Ruby Science Foundation
License: New and Simplified BSD licenses
Web Page: https://github.com/SciRuby/sciruby/wiki/Google-Summer-of-Code-2015-Ideas
Mailing List: https://groups.google.com/forum/#!forum/sciruby-dev
We believe that the time for a Ruby science and visualization package has come. Sometimes when a solution of sugar and water becomes super-saturated, from it precipitates a pure, delicious, and diabetes-inducing crystal of sweetness, induced by no more than the tap of a finger. So it is today with numeric and visualization libraries for Ruby.
The SciRuby project is oriented towards providing computational research infrastructure. Infrastructure was the single common area of need identified by scientists, researchers, and engineers in discussions at the GSoC 2013 mentor summit. SciRuby consists of a fairly large number of gems, including statsample, statsample-glm, statsample-timeseries, distribution, minimization, integration, rubyvis, plotrb, Nyaplot, MDArray, Publisci, Ruby-Band, and NMatrix.
The last of these has been awarded grants by the Ruby Association (which develops the Ruby language) as well as Brighter Planet, and has a goal of supplying Ruby with a robust, versatile linear algebra library with support for both dense and sparse matrices. Statsample and its related packages (e.g., distribution) aim to provide the Ruby language with statistical analysis packages.
A major portion of our gems have been written by GSoC students — including Nyaplot, plotrb, PubliSci, Ruby-Band, statsample-timeseries, and statsample-glm. Others, like minimization and integration, have been overhauled over the course of Summer of Code projects.
Working on SciRuby is a chance to get involved at the ground floor on a project which is viewed as critical by many Rubyists, including Ruby's creator, Matz. Further, since we are a science-related project, we expect that successful student projects could lead to publications. Better yet, you might get to see your code go into orbit, or used to save lives in biomedical research.
- Adding Linear Mixed Effects Models Support to SciRuby The GSoC 2015 SciRuby Linear Mixed Model project suits my skills and interests nearly perfectly. I am a third year Mathematics PhD student at Tulane University working on statistics and machine learning. I have substantial experience with mixed models. I have worked with basic linear mixed effects models, mixed effect smoothing spline methods, and incorporation of linear mixed effects into sparse linear regression models. My programming languages of choice are R, C++ and, more recently, Ruby.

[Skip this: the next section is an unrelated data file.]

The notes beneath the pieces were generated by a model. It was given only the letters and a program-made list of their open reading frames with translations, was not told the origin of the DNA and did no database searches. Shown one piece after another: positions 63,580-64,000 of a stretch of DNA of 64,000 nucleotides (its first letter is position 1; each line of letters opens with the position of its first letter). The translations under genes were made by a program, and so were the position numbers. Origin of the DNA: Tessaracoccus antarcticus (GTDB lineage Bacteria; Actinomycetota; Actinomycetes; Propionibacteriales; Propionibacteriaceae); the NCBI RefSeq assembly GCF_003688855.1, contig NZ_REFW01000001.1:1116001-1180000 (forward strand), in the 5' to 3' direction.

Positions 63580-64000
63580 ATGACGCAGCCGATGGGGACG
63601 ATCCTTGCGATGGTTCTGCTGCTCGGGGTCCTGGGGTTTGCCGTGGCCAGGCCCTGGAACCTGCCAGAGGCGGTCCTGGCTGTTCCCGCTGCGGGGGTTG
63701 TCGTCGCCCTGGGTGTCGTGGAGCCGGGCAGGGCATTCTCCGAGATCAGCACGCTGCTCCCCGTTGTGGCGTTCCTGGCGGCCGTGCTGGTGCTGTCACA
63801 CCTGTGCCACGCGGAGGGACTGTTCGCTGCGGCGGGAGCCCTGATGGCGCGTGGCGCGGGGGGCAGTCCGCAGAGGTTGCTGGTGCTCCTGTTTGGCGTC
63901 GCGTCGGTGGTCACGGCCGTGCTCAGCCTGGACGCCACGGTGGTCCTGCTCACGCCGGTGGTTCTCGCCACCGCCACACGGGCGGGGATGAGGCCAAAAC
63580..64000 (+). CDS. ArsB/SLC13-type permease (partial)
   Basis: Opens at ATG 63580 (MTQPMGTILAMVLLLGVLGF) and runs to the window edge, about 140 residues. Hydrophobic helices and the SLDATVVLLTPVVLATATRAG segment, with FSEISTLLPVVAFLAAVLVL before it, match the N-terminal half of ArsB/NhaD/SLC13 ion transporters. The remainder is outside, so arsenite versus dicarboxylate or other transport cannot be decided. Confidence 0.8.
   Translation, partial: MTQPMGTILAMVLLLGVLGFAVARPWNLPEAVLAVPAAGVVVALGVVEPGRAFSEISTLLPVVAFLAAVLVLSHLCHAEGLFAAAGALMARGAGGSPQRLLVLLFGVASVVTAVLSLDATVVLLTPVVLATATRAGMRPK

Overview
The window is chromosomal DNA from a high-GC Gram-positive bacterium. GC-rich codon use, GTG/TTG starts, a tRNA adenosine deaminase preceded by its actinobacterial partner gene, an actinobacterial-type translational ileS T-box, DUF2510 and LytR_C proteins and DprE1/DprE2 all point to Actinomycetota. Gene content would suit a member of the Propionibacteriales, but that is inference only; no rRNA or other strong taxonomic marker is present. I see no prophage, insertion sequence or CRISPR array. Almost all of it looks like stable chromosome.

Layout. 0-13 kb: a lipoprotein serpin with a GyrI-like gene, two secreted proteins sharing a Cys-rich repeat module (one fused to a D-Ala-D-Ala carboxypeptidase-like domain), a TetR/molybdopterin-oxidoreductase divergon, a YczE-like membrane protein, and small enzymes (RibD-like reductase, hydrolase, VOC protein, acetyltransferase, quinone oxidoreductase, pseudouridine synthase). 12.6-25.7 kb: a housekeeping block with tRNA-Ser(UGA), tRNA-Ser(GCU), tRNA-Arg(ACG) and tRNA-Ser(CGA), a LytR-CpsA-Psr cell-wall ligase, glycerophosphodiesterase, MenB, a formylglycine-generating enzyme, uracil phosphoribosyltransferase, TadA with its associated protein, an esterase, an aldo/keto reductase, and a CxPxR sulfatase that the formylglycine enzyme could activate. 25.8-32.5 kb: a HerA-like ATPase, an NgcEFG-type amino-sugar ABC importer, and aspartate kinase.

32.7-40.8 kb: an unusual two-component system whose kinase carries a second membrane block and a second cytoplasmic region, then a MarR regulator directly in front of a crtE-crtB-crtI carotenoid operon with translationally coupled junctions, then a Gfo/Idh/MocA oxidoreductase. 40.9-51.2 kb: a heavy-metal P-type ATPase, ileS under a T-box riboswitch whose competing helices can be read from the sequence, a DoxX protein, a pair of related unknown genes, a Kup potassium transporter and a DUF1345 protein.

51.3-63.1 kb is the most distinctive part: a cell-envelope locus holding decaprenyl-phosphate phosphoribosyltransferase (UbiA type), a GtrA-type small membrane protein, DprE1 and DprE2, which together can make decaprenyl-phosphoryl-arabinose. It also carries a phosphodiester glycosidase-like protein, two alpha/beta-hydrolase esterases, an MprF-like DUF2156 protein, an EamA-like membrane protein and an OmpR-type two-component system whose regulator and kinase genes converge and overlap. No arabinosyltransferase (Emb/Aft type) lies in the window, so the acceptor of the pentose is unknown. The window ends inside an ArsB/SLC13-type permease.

- Create new nmatrix gem for advanced linear algebra features NMatrix installation is difficult because it requires the ATLAS library which provides advanced linear algebra features. I propose to remove the dependency on ATLAS by moving these features to a separate gem package and by allowing the use of alternate linear algebra libraries.
- Gnuplot gem update The goal of this project is to redesign gnuplot gem from the ground. The old one was developed a long ago and nowadays requires some hacks to use new gnuplot features and avoid bugs. I aim to provide SciRuby with new easy-to-use robust gem for gnuplot.
- Increasing the capabilities of daru (Data Analysis in Ruby) Daru (Data Analysis in Ruby) is a gem which aims to bring analysis, manipulation and visualization of data to ruby. It already offers data storage and compatibility with other SciRuby gems. This project aims to increase the capabilities of daru with: * Complete compatibility with statsample * Indexing on TimeSeries and compatibility with statsample-timeseries. * Arel-like querying syntax for DataFrame.
- Ruby bindings to the CSymPy C++ symbolic library CSymPy is a fast C++ library for symbolic manipulation, it has optional Python bindings (that provide seamless interoperation with SymPy. The goal of this project would be to provide Ruby bindings, thus providing a very fast computer algebra system for Ruby.